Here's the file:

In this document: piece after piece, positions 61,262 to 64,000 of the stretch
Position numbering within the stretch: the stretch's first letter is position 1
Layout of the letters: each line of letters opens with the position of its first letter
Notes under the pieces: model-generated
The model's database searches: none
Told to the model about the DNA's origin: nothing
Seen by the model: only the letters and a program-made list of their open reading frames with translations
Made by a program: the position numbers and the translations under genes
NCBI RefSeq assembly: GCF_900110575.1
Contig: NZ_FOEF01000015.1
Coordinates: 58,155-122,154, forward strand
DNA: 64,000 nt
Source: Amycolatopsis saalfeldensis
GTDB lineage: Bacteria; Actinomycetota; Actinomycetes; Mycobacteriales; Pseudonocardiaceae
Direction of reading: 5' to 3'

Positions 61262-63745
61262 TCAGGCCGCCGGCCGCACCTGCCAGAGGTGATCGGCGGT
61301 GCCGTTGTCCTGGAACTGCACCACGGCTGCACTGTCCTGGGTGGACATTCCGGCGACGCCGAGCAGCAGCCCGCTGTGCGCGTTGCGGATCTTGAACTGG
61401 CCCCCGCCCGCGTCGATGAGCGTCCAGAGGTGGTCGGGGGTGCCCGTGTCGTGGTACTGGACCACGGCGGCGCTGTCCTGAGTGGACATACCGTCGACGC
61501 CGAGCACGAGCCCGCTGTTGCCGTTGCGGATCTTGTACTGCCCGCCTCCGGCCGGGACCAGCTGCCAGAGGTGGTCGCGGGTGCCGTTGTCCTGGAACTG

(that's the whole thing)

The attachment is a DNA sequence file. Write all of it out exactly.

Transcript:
In this document: piece after piece, positions 61,262 to 64,000 of the stretch
Position numbering within the stretch: the stretch's first letter is position 1
Layout of the letters: each line of letters opens with the position of its first letter
Notes under the pieces: model-generated
The model's database searches: none
Told to the model about the DNA's origin: nothing
Seen by the model: only the letters and a program-made list of their open reading frames with translations
Made by a program: the position numbers and the translations under genes
NCBI RefSeq assembly: GCF_900110575.1
Contig: NZ_FOEF01000015.1
Coordinates: 58,155-122,154, forward strand
DNA: 64,000 nt
Source: Amycolatopsis saalfeldensis
GTDB lineage: Bacteria; Actinomycetota; Actinomycetes; Mycobacteriales; Pseudonocardiaceae
Direction of reading: 5' to 3'

Positions 61262-63745
61262 TCAGGCCGCCGGCCGCACCTGCCAGAGGTGATCGGCGGT
61301 GCCGTTGTCCTGGAACTGCACCACGGCTGCACTGTCCTGGGTGGACATTCCGGCGACGCCGAGCAGCAGCCCGCTGTGCGCGTTGCGGATCTTGAACTGG
61401 CCCCCGCCCGCGTCGATGAGCGTCCAGAGGTGGTCGGGGGTGCCCGTGTCGTGGTACTGGACCACGGCGGCGCTGTCCTGAGTGGACATACCGTCGACGC
61501 CGAGCACGAGCCCGCTGTTGCCGTTGCGGATCTTGTACTGCCCGCCTCCGGCCGGGACCAGCTGCCAGAGGTGGTCGCGGGTGCCGTTGTCCTGGAACTG